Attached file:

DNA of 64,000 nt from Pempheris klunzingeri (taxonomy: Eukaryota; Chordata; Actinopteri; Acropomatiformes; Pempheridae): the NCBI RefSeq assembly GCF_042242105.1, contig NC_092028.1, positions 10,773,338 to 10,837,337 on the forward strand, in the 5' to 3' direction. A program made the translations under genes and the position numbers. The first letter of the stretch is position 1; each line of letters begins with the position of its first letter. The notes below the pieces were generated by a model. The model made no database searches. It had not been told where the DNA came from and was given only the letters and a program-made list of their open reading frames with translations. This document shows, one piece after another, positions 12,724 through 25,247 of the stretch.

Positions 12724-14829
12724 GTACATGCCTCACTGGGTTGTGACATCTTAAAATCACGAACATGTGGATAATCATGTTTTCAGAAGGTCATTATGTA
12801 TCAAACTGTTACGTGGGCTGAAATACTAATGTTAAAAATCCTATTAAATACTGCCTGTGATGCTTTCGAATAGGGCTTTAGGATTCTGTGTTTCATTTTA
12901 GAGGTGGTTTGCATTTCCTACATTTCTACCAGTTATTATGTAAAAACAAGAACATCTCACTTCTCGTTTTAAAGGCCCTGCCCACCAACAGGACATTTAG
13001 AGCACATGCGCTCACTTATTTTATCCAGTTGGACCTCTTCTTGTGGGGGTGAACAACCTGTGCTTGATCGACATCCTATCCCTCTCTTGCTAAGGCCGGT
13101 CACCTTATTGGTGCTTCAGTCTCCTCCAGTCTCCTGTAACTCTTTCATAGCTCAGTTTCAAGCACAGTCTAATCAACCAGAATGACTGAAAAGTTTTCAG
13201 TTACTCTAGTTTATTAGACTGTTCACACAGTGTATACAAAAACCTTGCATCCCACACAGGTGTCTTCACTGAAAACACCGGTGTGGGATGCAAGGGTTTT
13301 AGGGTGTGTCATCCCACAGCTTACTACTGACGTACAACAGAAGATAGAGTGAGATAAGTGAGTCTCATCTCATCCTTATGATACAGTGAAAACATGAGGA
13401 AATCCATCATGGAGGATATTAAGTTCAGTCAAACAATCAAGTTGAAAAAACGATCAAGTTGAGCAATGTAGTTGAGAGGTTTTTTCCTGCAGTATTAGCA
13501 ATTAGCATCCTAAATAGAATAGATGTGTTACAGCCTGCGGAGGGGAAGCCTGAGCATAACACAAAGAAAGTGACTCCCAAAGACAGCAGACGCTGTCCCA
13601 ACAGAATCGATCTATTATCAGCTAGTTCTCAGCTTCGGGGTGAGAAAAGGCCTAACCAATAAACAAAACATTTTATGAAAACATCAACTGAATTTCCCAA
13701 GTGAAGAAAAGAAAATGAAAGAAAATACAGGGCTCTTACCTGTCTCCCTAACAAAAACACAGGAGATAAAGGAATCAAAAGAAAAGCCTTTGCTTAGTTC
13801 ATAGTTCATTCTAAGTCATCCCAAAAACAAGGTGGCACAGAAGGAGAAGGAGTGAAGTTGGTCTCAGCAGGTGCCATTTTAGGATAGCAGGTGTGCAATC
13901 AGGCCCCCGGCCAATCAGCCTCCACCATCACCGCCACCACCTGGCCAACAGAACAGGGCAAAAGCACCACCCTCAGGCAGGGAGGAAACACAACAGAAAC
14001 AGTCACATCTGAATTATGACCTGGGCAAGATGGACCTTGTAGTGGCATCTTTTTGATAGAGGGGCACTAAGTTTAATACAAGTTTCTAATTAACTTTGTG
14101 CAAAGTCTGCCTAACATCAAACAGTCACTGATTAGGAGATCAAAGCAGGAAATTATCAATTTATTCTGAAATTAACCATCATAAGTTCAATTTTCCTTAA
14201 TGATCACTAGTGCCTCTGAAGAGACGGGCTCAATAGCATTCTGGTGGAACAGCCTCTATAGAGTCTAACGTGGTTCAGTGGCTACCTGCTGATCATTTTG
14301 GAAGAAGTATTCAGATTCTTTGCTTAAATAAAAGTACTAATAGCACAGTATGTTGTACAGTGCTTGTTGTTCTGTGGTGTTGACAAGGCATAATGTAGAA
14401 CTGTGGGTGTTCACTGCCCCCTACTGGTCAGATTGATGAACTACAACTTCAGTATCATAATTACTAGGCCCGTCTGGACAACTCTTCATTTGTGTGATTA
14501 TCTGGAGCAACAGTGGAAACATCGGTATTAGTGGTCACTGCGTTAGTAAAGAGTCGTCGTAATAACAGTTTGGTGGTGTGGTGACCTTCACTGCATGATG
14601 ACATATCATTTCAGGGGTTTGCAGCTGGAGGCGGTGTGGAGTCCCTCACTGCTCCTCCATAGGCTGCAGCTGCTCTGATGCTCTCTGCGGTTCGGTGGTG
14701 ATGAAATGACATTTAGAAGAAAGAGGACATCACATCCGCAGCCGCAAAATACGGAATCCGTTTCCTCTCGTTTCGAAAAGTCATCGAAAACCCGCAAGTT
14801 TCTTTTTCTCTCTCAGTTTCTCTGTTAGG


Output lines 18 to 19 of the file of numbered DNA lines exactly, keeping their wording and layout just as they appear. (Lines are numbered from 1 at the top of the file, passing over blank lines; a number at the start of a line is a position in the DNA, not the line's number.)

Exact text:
14201 TGATCACTAGTGCCTCTGAAGAGACGGGCTCAATAGCATTCTGGTGGAACAGCCTCTATAGAGTCTAACGTGGTTCAGTGGCTACCTGCTGATCATTTTG
14301 GAAGAAGTATTCAGATTCTTTGCTTAAATAAAAGTACTAATAGCACAGTATGTTGTACAGTGCTTGTTGTTCTGTGGTGTTGACAAGGCATAATGTAGAA